The US failed to properly investigate civilian killings, including possible war crimes, which occurred during its military operations in Afghanistan, rights group Amnesty International has said.
Left in the Dark, a report by the group published on Monday, focused on 10 incidents between 2009 and 2013 that it said involved the deaths of 140 civilians during US military operations.
"The US military's investigative and prosecutorial practices fall far short of what is needed to ensure accountability for alleged crimes against civilians," the report said.
The legacy of international military operations is seriously tainted, however, when military forces leave behind families whose efforts to seek justice have been ignored.
"In numerous cases in which there is credible evidence of unlawful killings of civilians, the military has failed to conduct prompt, thorough and impartial investigations."
Most of the incidents investigated by Amnesty involved airstrikes and night raids carried out by US forces - both of which are tactics condemned in Afghanistan by citizens and the government.
The US has previously come under fire from the Afghan government for not taking enough care to prevent the deaths of civilians.
Defense Department spokeswoman Navy Cmdr Amy Derrick-Frost told Al Jazeera US forces go to extraordinary lengths to avoid civilian casualties.
"The Department of Defense takes seriously all credible reports of civilian deaths and injuries. We hold ourselves to high standards of conduct and accountability," she said.
"In those instances in which civilians have been killed or injured, after-action reviews have been conducted to determine why, and to ensure that we are taking the most effective steps to minimise the risk of civilians being killed or injured in the future."
Amnesty said the vast majority of family members it interviewed said they had never been interviewed by US military investigators.
"None of the cases that we looked into, involving more than 140 civilian deaths, were prosecuted by the US military," Richard Bennett, Amnesty International's Asia Pacific Director, said in a statement.
"Evidence of possible war crimes and unlawful killings has seemingly been ignored."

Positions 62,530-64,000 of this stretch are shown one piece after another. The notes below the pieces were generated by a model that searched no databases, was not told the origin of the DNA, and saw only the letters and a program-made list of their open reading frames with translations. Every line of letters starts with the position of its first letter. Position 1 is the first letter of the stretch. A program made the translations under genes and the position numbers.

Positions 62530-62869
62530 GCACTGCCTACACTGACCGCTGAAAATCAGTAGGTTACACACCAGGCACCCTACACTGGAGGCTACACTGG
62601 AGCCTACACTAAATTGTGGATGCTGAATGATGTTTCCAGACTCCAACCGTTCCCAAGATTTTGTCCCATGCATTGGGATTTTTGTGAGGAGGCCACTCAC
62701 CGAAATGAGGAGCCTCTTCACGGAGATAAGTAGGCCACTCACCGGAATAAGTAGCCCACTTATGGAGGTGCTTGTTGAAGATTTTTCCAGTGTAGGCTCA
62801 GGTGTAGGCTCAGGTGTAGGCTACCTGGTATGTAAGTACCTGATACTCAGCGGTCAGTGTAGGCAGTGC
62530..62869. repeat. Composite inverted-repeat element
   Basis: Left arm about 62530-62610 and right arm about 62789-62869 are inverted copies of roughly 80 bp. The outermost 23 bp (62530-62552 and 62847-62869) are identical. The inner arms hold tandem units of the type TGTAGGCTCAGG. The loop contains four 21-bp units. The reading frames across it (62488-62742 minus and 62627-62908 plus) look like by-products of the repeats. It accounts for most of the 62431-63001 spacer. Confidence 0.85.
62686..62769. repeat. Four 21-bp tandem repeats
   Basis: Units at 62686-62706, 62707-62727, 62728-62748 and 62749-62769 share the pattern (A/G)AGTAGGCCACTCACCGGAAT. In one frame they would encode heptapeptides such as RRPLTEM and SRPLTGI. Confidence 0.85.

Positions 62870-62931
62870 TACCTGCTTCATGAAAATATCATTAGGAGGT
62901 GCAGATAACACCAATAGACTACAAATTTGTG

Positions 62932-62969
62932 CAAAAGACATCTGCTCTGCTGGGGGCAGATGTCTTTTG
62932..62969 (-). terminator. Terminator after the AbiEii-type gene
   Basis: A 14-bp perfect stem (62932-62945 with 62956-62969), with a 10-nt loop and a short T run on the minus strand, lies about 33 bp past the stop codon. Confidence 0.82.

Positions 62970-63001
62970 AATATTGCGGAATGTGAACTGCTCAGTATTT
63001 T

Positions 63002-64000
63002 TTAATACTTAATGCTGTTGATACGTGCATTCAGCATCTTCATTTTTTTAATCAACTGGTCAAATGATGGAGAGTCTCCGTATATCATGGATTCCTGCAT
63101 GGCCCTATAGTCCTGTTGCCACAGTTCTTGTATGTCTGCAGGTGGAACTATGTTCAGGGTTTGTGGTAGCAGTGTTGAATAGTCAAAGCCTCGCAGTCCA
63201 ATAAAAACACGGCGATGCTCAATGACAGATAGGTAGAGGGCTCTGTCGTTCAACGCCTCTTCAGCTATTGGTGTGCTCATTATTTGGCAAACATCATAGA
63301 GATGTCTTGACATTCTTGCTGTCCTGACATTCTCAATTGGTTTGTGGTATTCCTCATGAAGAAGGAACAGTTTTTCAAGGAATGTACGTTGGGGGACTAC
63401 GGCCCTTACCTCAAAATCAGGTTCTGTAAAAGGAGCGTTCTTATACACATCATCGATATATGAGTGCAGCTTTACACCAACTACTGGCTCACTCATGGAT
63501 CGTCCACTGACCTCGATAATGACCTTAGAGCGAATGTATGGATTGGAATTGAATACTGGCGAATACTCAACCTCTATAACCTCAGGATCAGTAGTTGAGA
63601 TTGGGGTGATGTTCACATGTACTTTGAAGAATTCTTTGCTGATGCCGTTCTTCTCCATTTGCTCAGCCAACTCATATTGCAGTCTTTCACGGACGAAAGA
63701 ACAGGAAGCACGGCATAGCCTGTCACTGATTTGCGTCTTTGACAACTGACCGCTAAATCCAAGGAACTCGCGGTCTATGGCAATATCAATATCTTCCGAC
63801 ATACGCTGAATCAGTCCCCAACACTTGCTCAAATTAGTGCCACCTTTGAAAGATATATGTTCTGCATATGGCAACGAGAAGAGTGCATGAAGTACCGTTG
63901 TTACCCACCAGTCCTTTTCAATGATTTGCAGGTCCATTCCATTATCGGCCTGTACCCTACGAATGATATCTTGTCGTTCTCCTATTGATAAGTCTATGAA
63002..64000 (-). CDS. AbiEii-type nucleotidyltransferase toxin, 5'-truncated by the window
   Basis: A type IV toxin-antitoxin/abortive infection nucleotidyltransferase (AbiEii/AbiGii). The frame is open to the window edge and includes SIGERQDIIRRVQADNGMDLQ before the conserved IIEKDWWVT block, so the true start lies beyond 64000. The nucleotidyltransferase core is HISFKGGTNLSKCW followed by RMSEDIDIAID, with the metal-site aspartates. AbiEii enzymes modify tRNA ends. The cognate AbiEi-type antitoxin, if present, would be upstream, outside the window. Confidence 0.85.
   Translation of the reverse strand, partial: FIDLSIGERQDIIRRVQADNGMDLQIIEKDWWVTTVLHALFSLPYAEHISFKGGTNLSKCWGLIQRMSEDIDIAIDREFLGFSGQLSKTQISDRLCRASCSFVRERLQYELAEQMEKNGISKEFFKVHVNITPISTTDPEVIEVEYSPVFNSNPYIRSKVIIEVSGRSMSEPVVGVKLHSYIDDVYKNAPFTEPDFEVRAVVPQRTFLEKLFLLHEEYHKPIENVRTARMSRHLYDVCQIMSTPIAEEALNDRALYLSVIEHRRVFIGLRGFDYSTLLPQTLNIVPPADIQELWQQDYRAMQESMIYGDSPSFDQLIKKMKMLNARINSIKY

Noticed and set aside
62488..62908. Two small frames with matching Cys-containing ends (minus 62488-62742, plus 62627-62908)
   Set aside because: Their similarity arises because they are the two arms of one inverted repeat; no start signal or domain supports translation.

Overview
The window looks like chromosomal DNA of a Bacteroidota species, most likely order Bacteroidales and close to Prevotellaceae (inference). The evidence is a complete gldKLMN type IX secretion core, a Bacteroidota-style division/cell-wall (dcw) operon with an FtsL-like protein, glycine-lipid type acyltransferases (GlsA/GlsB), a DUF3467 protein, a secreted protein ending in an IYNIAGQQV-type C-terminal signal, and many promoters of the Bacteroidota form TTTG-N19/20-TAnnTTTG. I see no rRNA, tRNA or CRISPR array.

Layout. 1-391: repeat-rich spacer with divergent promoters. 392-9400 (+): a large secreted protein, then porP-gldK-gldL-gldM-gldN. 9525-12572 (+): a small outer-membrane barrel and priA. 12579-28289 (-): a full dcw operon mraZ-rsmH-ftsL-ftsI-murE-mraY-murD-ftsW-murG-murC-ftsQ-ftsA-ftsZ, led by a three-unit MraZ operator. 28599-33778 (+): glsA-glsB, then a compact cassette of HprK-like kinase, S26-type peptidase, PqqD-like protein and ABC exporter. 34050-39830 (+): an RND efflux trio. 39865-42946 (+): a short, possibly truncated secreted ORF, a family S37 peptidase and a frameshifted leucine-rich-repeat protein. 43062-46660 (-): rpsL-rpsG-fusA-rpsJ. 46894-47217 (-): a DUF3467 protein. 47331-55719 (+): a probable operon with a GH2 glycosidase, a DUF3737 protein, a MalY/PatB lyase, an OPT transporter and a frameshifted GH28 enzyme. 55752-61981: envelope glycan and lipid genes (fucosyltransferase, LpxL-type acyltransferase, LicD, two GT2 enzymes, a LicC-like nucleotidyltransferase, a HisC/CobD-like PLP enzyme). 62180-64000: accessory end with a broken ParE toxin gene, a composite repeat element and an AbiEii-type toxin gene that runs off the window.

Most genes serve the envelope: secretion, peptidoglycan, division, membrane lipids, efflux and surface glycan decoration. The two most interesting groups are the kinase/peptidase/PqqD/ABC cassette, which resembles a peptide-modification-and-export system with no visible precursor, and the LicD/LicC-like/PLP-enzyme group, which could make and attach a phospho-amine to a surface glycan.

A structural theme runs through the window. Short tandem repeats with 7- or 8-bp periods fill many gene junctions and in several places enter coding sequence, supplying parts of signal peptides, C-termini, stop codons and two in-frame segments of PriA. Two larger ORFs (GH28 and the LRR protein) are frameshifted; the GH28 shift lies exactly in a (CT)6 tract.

In two of the cases, one in Paktia province in 2010 and another in Wardak province from November 2012 to February 2013 Amnesty's report said there was "abundant and compelling evidence of war crimes".
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The Department of Defense said it "takes seriously its obligation to treat humanely all individuals in its custody, and it investigates all credible allegations of misconduct. We take vigilant action to prevent such conduct and to hold any such perpetrators accountable for their wrongful acts."
A spokesman for NATO forces in Afghanistan, Lt. Col. Chris Belcher, said authorities were reviewing the report and would respond later.
Afghan civilians increasingly find themselves under fire as the 2001 US-led war draws to a close, as Afghan forces take the lead in operations targeting the Taliban.
A UN report earlier this year said 1,564 civilians were killed from January through June, compared with 1,342 in the first six months of 2013.
In its report, Amnesty International said US and NATO forces have made significant strides towards preventing civilian casualties, though lingering questions over the 10 incidents it cited casts a pall over their efforts.
"The legacy of international military operations is seriously tainted, however, when military forces leave behind families whose efforts to seek justice have been ignored," the report said.